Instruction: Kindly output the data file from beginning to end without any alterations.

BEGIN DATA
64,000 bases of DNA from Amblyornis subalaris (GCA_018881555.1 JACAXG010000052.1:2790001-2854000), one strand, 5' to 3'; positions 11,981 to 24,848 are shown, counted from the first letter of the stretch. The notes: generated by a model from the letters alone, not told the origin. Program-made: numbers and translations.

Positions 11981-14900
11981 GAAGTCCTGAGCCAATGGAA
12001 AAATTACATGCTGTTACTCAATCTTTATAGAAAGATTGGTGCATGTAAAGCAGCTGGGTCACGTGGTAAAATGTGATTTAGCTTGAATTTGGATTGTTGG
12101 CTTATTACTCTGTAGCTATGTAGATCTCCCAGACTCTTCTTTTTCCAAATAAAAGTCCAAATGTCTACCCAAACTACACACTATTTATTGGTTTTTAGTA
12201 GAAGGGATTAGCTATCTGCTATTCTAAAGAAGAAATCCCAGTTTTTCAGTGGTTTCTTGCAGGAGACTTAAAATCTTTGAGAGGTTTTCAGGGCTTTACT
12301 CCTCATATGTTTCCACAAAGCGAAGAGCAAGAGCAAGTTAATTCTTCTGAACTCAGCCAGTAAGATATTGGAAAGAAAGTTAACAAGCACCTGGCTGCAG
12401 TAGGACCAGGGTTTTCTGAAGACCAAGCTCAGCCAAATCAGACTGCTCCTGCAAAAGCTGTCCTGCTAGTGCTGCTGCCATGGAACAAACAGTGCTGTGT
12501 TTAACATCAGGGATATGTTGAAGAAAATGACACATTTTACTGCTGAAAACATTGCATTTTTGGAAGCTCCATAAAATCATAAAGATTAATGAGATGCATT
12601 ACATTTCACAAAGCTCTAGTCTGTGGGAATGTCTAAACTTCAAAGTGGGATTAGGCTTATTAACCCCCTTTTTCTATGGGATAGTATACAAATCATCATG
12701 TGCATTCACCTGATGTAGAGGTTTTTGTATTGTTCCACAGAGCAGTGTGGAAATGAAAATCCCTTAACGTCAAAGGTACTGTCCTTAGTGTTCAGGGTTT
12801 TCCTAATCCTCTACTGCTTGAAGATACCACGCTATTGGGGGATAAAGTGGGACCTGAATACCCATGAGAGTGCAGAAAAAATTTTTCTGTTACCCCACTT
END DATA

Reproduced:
64,000 bases of DNA from Amblyornis subalaris (GCA_018881555.1 JACAXG010000052.1:2790001-2854000), one strand, 5' to 3'; positions 11,981 to 24,848 are shown, counted from the first letter of the stretch. The notes: generated by a model from the letters alone, not told the origin. Program-made: numbers and translations.

Positions 11981-14900
11981 GAAGTCCTGAGCCAATGGAA
12001 AAATTACATGCTGTTACTCAATCTTTATAGAAAGATTGGTGCATGTAAAGCAGCTGGGTCACGTGGTAAAATGTGATTTAGCTTGAATTTGGATTGTTGG
12101 CTTATTACTCTGTAGCTATGTAGATCTCCCAGACTCTTCTTTTTCCAAATAAAAGTCCAAATGTCTACCCAAACTACACACTATTTATTGGTTTTTAGTA
12201 GAAGGGATTAGCTATCTGCTATTCTAAAGAAGAAATCCCAGTTTTTCAGTGGTTTCTTGCAGGAGACTTAAAATCTTTGAGAGGTTTTCAGGGCTTTACT
12301 CCTCATATGTTTCCACAAAGCGAAGAGCAAGAGCAAGTTAATTCTTCTGAACTCAGCCAGTAAGATATTGGAAAGAAAGTTAACAAGCACCTGGCTGCAG
12401 TAGGACCAGGGTTTTCTGAAGACCAAGCTCAGCCAAATCAGACTGCTCCTGCAAAAGCTGTCCTGCTAGTGCTGCTGCCATGGAACAAACAGTGCTGTGT
12501 TTAACATCAGGGATATGTTGAAGAAAATGACACATTTTACTGCTGAAAACATTGCATTTTTGGAAGCTCCATAAAATCATAAAGATTAATGAGATGCATT
12601 ACATTTCACAAAGCTCTAGTCTGTGGGAATGTCTAAACTTCAAAGTGGGATTAGGCTTATTAACCCCCTTTTTCTATGGGATAGTATACAAATCATCATG
12701 TGCATTCACCTGATGTAGAGGTTTTTGTATTGTTCCACAGAGCAGTGTGGAAATGAAAATCCCTTAACGTCAAAGGTACTGTCCTTAGTGTTCAGGGTTT
12801 TCCTAATCCTCTACTGCTTGAAGATACCACGCTATTGGGGGATAAAGTGGGACCTGAATACCCATGAGAGTGCAGAAAAAATTTTTCTGTTACCCCACTT